36

The difference appears to be about 1/4" to 3/8". If so, I'd fur it out with some 1/4" plywood strips or some 3/8" lath strips.


25

If you are not removing more drywall than needed for the new recessed lights, then no per 334.30(B)(1) (assuming you are using NM cable). There are similar clauses for other flexible cable assemblies (e.g. AC/MC). However, if you are removing drywall as part of the remodel and have access to the studs, then you do need to secure and support according the ...


23

Those are called "finger jointed studs". These joints are weaker than regular 2x4 or 2x6. I do a lot of woodworking and when gluing boards together (for like a table top) the glue joints are actually stronger than the wood itself. But for some reason, that's not the case with finger jointed studs, they are just much weaker than the intact 2x. ...


14

The framing above the pantry door is not load bearing. The doorway to the left of the pantry in the middle picture is load bearing. You can tell by the solid header.


14

This is a perfect scenario for spray foam, which both seals against airflow and adds insulation value. Pick up a couple cans and seal all such joints, then overlay fiberglass batts that match or exceed your wall insulation thickness. Be aware that the standard foam swells to many times its initial size. Use small beads and try to force it into the void ...


11

The "correct" way to do it, is to remove or cut the tile where the wall will go. Whether or not you want to do that, is up to your personal preference.


11

Isherwood is right on the approach - spray foam or caulk - or both (caulk first). I however want to add... If I had a crack this big I would block it off with a 2x4 or even 1x's. This is mouse heaven and caulk/foam aren't keeping mice out.


10

If that leg can be unscrewed and moved over 1/2 inch, that would be my first choice. If not, then I'd get a coping saw and cut the leg to fit the trim.


9

It would be very worth investing in at least two layers of protection. I'd start with something that will accommodate dust and debris. It should seal against them, but it should also cushion them if they do work their way in. There are some felt-lined plastic products to be found, and there are some paper-based products that would do as well. Roll them out ...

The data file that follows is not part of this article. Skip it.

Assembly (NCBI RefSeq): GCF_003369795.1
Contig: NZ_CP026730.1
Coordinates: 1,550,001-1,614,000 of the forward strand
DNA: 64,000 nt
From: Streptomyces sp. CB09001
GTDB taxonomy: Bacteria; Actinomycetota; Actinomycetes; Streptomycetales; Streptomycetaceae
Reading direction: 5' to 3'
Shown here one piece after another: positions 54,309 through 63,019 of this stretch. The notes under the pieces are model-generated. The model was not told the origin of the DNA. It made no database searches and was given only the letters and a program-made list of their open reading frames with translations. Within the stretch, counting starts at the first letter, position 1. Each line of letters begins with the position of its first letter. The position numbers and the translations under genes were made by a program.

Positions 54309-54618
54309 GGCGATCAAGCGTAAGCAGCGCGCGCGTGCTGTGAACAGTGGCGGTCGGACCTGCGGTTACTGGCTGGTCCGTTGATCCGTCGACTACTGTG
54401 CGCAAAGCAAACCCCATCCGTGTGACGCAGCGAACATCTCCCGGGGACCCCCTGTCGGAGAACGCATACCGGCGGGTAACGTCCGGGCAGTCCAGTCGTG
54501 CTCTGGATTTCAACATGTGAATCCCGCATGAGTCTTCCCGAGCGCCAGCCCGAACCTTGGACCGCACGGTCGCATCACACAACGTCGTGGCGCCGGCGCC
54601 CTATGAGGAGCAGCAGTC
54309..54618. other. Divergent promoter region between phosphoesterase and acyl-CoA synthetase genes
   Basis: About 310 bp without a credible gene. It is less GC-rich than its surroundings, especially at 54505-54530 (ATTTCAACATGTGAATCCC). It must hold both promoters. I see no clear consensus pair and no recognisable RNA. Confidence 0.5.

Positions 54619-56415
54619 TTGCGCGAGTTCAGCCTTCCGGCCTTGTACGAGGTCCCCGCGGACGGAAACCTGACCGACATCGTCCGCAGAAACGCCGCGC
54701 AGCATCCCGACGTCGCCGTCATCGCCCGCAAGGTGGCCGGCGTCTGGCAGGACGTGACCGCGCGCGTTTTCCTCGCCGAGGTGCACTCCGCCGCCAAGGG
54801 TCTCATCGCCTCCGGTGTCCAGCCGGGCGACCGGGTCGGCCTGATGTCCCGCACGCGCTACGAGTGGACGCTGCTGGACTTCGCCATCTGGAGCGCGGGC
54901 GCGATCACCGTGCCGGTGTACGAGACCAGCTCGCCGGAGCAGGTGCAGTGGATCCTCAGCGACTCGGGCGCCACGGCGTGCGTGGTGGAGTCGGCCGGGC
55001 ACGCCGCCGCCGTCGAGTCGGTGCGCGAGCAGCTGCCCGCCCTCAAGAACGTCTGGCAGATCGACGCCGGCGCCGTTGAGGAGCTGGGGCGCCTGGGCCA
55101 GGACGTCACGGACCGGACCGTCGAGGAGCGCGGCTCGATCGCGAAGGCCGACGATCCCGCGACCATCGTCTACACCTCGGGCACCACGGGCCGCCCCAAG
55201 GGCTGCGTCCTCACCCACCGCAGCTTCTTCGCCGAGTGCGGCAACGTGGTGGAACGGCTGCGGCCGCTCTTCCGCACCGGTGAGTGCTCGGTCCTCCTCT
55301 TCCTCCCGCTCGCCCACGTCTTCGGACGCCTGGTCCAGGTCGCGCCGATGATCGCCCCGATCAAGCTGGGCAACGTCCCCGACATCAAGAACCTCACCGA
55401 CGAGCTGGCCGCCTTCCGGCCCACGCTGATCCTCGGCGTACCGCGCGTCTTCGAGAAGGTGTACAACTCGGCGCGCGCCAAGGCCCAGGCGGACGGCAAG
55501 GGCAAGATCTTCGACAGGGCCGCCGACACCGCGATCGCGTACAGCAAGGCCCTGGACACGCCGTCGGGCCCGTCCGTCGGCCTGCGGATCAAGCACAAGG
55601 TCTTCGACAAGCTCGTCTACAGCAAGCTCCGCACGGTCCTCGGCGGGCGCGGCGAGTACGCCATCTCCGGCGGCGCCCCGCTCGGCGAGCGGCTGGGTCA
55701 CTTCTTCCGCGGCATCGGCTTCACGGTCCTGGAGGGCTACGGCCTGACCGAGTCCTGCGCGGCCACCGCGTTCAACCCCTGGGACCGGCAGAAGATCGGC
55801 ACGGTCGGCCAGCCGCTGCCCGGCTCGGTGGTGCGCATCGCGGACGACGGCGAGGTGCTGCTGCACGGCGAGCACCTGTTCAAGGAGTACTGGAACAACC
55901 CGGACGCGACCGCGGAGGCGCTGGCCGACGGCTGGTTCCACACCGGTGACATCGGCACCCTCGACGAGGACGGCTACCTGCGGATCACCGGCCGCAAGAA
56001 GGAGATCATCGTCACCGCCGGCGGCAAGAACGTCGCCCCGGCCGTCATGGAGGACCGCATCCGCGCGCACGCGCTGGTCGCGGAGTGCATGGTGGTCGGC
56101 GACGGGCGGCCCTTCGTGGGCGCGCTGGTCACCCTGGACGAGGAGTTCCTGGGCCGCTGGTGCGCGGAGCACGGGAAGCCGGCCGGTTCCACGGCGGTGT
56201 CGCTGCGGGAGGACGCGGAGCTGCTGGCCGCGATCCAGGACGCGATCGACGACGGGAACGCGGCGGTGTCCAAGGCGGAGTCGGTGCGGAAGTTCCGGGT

9

Electricians "fish" wires through existing homes by the thousands every day without stapling. Staple if you can (every 4' in attics, within 12" of all boxes), and don't if you can't. Use some common sense to prevent any future damage to the wiring by avoiding sharp or metallic objects or high-traffic areas.


9

In addition to good answers by @statuephemism and @isherwood, it's worth mentioning why you might want to staple and why in your case it probably doesn't matter. First reason to staple is to keep wires out of the way so they don't get accidentally trapped when fitting new drywall on a ceiling for instance. This isn't relevant if the ceiling is already in ...


9

That is a join between two bits of timber. The ends are machine cut and glued.


8

Sorry, I am going to have to disagree with some of the above posters. It all comes down to the interpretation of due diligence. Hypothetically, if you bought the place and know that work was done without permits, you have actually created your own problem, now, by advertising the fact that you know about the negligent work. If you now rent it and there ...


8

First, if you have a contract with someone, and a question/suspicion arises about the work specified in that contract, you should just ask the person you are contracting with, rather than go online looking for guesses. We have no idea what happened in your scenario unless you tell us. Second, what do you mean by "his crews"? I assume you spoke with ...


7

I have done quite a few bathrooms from start to finish. You don't always have to do things in a certain order but I can tell you generally how to do things the easiest. You start with your shower pan and/or tub in the bathroom. These are specific sizes. You don't want to have to find something that fits exactly what you need - unless you plan on making ...


7

It is totally normal to install two groups of lights in one room with separate switches. If you do that then you also have the option to install, now or at a later time, a dimmer and/or timer on each set separately. This is particularly useful for chandeliers vs. other lighting in order to set just the right "mood" for a room - e.g., full brightness on ...


6